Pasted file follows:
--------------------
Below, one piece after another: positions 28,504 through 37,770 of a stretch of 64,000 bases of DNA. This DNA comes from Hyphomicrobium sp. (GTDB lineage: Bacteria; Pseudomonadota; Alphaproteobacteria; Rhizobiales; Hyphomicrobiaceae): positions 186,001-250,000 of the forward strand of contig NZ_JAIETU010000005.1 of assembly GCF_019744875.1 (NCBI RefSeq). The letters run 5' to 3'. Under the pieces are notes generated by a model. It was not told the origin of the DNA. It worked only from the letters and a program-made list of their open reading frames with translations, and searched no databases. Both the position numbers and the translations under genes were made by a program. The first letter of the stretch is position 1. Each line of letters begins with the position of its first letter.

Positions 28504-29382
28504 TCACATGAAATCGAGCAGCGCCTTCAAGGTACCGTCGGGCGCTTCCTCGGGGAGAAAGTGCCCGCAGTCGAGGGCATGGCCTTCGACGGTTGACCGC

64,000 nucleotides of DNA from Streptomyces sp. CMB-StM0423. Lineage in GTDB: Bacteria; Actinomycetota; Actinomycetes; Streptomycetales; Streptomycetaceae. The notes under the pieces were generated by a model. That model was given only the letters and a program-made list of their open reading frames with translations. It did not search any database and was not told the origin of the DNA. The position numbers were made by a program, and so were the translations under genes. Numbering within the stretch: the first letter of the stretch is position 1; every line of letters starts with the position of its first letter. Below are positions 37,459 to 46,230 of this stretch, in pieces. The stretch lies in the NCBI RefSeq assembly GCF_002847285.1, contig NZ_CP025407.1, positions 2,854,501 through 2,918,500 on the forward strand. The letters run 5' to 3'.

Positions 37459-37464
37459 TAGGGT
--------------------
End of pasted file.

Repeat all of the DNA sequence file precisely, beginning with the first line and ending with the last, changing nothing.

Below, one piece after another: positions 28,504 through 37,770 of a stretch of 64,000 bases of DNA. This DNA comes from Hyphomicrobium sp. (GTDB lineage: Bacteria; Pseudomonadota; Alphaproteobacteria; Rhizobiales; Hyphomicrobiaceae): positions 186,001-250,000 of the forward strand of contig NZ_JAIETU010000005.1 of assembly GCF_019744875.1 (NCBI RefSeq). The letters run 5' to 3'. Under the pieces are notes generated by a model. It was not told the origin of the DNA. It worked only from the letters and a program-made list of their open reading frames with translations, and searched no databases. Both the position numbers and the translations under genes were made by a program. The first letter of the stretch is position 1. Each line of letters begins with the position of its first letter.

Positions 28504-29382
28504 TCACATGAAATCGAGCAGCGCCTTCAAGGTACCGTCGGGCGCTTCCTCGGGGAGAAAGTGCCCGCAGTCGAGGGCATGGCCTTCGACGGTTGACCGC

64,000 nucleotides of DNA from Streptomyces sp. CMB-StM0423. Lineage in GTDB: Bacteria; Actinomycetota; Actinomycetes; Streptomycetales; Streptomycetaceae. The notes under the pieces were generated by a model. That model was given only the letters and a program-made list of their open reading frames with translations. It did not search any database and was not told the origin of the DNA. The position numbers were made by a program, and so were the translations under genes. Numbering within the stretch: the first letter of the stretch is position 1; every line of letters starts with the position of its first letter. Below are positions 37,459 to 46,230 of this stretch, in pieces. The stretch lies in the NCBI RefSeq assembly GCF_002847285.1, contig NZ_CP025407.1, positions 2,854,501 through 2,918,500 on the forward strand. The letters run 5' to 3'.

Positions 37459-37464
37459 TAGGGT